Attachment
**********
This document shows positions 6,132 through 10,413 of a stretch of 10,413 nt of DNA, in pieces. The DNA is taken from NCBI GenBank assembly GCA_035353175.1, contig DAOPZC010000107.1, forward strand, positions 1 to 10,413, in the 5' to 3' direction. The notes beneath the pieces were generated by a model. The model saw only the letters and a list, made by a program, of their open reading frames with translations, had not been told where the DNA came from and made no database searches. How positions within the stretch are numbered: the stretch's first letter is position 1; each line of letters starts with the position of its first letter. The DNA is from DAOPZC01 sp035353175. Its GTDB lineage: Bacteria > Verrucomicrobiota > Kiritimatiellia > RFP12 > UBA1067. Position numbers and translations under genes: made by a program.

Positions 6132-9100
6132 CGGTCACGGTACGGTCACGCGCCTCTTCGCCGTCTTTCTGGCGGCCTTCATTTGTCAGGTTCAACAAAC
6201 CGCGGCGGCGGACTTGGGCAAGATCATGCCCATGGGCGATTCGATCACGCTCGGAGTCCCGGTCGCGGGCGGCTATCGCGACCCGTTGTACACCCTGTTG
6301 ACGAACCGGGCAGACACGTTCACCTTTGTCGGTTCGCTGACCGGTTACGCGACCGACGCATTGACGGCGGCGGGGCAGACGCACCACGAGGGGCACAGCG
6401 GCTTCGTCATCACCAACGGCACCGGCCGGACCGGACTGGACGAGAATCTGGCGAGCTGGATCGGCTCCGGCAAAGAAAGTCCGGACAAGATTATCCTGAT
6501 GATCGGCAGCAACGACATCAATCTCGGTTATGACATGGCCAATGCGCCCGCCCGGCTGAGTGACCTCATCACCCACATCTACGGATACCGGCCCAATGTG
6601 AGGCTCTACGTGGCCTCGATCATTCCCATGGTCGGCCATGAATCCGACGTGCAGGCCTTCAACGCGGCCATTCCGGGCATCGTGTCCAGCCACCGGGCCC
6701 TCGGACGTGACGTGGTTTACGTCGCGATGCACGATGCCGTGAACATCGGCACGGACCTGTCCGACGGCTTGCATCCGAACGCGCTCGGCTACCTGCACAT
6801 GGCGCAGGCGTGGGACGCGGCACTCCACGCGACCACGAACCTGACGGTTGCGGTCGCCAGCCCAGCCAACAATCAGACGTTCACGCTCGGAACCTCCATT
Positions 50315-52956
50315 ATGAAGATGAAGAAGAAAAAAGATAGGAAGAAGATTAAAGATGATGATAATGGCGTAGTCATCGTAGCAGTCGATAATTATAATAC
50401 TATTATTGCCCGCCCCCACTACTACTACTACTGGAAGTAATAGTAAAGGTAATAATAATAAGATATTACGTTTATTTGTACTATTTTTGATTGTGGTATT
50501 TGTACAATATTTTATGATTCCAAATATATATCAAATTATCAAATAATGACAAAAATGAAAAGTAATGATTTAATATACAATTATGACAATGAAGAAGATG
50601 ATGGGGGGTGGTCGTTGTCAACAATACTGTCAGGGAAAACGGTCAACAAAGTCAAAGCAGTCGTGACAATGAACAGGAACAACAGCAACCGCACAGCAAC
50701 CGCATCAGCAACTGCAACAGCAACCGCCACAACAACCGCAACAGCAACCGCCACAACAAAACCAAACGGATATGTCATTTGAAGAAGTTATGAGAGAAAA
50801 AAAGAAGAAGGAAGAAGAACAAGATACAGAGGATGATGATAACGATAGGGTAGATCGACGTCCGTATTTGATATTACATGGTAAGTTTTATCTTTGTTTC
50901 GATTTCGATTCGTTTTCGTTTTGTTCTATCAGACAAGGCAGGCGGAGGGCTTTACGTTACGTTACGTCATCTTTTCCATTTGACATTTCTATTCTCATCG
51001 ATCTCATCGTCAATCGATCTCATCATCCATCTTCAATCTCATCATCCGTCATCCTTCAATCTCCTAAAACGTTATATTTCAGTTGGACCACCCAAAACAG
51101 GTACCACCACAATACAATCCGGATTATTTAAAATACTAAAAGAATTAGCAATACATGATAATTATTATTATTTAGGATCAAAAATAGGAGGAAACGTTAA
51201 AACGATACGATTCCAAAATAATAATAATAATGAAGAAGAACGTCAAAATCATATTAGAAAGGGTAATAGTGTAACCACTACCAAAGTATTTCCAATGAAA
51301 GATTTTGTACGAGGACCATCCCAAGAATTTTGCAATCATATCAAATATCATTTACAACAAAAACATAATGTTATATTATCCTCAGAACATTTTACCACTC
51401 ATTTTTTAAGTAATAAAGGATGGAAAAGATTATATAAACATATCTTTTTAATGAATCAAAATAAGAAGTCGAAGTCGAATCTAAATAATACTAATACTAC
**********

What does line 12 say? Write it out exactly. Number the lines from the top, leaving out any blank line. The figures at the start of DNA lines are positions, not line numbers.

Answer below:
50315 ATGAAGATGAAGAAGAAAAAAGATAGGAAGAAGATTAAAGATGATGATAATGGCGTAGTCATCGTAGCAGTCGATAATTATAATAC